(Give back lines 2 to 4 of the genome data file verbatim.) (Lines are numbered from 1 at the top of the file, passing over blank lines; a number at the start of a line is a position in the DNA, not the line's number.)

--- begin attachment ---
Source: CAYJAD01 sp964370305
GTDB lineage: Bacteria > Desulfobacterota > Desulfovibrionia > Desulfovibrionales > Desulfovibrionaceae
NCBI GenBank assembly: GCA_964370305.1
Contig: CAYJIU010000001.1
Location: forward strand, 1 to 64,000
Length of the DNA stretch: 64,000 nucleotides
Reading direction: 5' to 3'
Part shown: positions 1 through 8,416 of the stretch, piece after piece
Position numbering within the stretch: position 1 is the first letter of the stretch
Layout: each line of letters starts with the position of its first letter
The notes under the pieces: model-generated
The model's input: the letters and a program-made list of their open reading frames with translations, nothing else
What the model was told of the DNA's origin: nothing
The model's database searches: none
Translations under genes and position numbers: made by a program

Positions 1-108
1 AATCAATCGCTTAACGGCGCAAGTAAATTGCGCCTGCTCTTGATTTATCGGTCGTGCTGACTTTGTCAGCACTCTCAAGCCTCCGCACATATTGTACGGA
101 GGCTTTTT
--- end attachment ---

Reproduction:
GTDB lineage: Bacteria > Desulfobacterota > Desulfovibrionia > Desulfovibrionales > Desulfovibrionaceae
NCBI GenBank assembly: GCA_964370305.1
Contig: CAYJIU010000001.1